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Publication numberUS4136229 A
Publication typeGrant
Application numberUS 05/845,112
Publication dateJan 23, 1979
Filing dateOct 25, 1977
Priority dateMay 25, 1976
Also published asCA1107005A1, DE2747349A1, DE2747349C2
Publication number05845112, 845112, US 4136229 A, US 4136229A, US-A-4136229, US4136229 A, US4136229A
InventorsJean-Yves Godet, Giampaolo Bartoli
Original AssigneeSociete Anonyme Dite: Arjomari-Prioux
Export CitationBiBTeX, EndNote, RefMan
External Links: USPTO, USPTO Assignment, Espacenet
Security paper
US 4136229 A
Abstract
Security paper which immediately reveals an attempt to alter handwriting thereon by the use of an alkaline ink remover and which is characterized by the incorporation therein of a pyrenesulphonic acid or a metal salt thereof, particularly an alkali metal or alkaline earth metal salt.
Security paper incorporating such an acid or salt exhibits a fluorescent coloration when contacted with an alkaline ink remover.
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Claims(5)
What is claimed is:
1. Security paper having incorporated therein from 0.02 to 1 g per square meter of at least one fluorescent dyestuff selected from the group consisting of a pyrenesulfonic acid and a metal salt thereof, said dyestuff not normally affecting the coloration of said paper but exhibiting a fluorescent coloration visible in daylight and in conventional lighting when said paper is contacted by an alkaline reagent.
2. Security paper as set forth in claim 1, wherein said dyestuff is a salt selected from the group consisting of alkali metal and alkaline earth metal salts.
3. Security paper as set forth in claim 1, wherein said dyestuff is selected from the group consisting of pyrenesulfonic acids of the formula: ##STR3## wherein X1, X2, X3 and X4 are individually selected from the group consisting of H, SO3 H and an electron donor group, provided that at least one of X1, X2, X3 and X4 is an SO3 H group, and X5 is selected from the group consisting of H and C1 -C4 alkyl groups substituted on any substitutable carbon atom of the pyrene ring system not already occupied by another substituent, and alkali metal and alkaline earth metal salts of said acids.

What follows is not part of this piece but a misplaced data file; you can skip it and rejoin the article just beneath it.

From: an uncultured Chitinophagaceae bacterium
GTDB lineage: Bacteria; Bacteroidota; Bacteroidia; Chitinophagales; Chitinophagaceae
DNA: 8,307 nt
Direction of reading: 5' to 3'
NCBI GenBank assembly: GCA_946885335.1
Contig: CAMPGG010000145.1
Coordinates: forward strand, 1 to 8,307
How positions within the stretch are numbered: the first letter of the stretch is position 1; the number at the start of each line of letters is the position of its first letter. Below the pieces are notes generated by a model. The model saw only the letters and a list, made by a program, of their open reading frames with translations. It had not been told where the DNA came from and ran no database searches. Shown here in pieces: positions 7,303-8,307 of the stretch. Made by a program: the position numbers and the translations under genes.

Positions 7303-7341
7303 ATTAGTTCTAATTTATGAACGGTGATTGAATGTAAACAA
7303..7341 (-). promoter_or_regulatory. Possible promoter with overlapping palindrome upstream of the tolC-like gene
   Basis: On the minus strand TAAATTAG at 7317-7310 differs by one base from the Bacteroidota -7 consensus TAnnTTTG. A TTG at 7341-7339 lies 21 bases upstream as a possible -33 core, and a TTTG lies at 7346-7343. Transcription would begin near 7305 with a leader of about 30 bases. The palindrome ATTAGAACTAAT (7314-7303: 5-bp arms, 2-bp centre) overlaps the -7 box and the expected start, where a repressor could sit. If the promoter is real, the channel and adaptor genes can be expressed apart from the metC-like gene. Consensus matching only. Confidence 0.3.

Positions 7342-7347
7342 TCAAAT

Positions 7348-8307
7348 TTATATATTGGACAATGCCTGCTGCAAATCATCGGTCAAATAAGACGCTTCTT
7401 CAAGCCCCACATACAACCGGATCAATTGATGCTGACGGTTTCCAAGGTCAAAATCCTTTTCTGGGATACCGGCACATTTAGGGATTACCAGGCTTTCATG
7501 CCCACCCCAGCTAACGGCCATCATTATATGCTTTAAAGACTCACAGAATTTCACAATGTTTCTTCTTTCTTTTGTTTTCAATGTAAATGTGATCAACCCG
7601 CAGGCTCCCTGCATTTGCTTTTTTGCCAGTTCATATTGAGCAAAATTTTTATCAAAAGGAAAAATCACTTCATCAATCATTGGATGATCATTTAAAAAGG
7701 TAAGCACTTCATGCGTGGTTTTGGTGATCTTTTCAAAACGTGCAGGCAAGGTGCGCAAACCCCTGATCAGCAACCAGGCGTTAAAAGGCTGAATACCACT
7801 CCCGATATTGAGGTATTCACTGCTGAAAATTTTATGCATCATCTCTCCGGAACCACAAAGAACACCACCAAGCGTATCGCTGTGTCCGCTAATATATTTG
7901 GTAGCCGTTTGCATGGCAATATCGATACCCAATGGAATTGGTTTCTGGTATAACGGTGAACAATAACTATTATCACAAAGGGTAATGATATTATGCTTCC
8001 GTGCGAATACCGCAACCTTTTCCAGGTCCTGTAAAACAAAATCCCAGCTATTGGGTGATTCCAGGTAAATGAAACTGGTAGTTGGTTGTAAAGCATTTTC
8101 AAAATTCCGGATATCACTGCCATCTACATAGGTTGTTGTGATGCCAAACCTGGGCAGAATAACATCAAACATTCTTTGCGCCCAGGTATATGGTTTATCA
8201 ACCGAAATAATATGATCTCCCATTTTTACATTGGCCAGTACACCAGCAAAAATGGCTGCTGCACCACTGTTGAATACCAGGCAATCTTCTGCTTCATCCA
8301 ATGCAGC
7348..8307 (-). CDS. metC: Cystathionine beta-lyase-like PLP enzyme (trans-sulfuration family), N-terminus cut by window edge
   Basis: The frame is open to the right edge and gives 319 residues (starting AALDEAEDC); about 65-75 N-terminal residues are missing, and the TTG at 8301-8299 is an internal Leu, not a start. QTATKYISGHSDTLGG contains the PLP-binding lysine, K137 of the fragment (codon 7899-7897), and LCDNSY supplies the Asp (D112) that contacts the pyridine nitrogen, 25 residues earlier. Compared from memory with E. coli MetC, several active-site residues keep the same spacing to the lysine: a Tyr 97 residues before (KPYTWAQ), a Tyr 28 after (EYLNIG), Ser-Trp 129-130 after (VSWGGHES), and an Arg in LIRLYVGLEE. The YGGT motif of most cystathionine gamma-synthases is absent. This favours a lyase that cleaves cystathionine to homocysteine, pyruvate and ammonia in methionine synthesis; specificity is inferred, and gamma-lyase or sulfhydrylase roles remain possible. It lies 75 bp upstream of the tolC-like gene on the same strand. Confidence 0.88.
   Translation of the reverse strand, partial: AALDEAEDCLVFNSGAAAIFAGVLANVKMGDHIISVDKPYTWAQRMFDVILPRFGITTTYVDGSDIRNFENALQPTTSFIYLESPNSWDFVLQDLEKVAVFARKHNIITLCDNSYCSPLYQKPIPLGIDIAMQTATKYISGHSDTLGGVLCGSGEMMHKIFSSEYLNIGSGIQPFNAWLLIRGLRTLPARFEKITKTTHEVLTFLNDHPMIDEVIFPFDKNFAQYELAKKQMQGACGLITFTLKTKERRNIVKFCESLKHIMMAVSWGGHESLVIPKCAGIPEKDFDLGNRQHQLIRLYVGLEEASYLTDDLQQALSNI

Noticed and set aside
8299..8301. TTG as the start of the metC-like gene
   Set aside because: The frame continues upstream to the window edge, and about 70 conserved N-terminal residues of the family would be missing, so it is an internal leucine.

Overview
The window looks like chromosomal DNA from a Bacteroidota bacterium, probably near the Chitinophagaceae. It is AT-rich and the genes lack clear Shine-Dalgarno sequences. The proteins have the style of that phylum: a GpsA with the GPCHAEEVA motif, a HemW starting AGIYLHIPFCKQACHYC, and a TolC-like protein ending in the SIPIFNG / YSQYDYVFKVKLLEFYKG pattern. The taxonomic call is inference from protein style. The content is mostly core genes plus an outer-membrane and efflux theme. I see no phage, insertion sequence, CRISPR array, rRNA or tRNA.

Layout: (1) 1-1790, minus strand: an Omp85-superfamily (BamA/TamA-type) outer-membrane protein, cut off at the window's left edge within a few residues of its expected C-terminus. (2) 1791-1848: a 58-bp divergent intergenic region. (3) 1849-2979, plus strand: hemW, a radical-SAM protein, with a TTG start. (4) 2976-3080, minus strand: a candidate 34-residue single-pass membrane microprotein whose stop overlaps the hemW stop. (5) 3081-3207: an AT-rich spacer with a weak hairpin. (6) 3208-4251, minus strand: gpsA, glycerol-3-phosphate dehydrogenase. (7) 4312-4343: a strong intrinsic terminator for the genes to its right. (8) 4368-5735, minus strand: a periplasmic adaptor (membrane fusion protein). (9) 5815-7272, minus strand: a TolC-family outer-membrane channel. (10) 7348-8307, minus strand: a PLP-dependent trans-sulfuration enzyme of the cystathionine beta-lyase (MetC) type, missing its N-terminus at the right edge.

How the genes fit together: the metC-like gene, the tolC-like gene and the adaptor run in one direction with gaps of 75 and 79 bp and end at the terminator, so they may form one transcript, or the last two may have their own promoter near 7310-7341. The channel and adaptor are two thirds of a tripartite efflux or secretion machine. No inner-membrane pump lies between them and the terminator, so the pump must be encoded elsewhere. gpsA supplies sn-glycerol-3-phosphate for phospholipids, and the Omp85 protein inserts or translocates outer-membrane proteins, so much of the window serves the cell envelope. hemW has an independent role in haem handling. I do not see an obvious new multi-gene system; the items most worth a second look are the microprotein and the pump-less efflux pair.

4. Security paper as set forth in claim 3, wherein said electron donor group is selected from the group consisting of OH and NR1 R2, where R1 and R2 are individually selected from the group consisting of H and C1 -C4 alkyl groups.
5. Security paper as set forth in claim 1, wherein said dyestuff is a salt selected from the group consisting of alkali metal and alkaline earth metal salts of 3-hydroxy-pyrene-5,8,10-trisulfonic acid.
Description

The present invention is concerned with security paper.

Various means have been previously proposed for solving the problem of detecting the alteration or forging by the use of bleaching agents of the handwriting and stamps carried on, or applied to, hand written payment documents or official documents, such as cheques, paper money, savings books, cash vouchers, ledgers, title deeds and notarised documents. However, these solutions suffer from numerous disadvantages.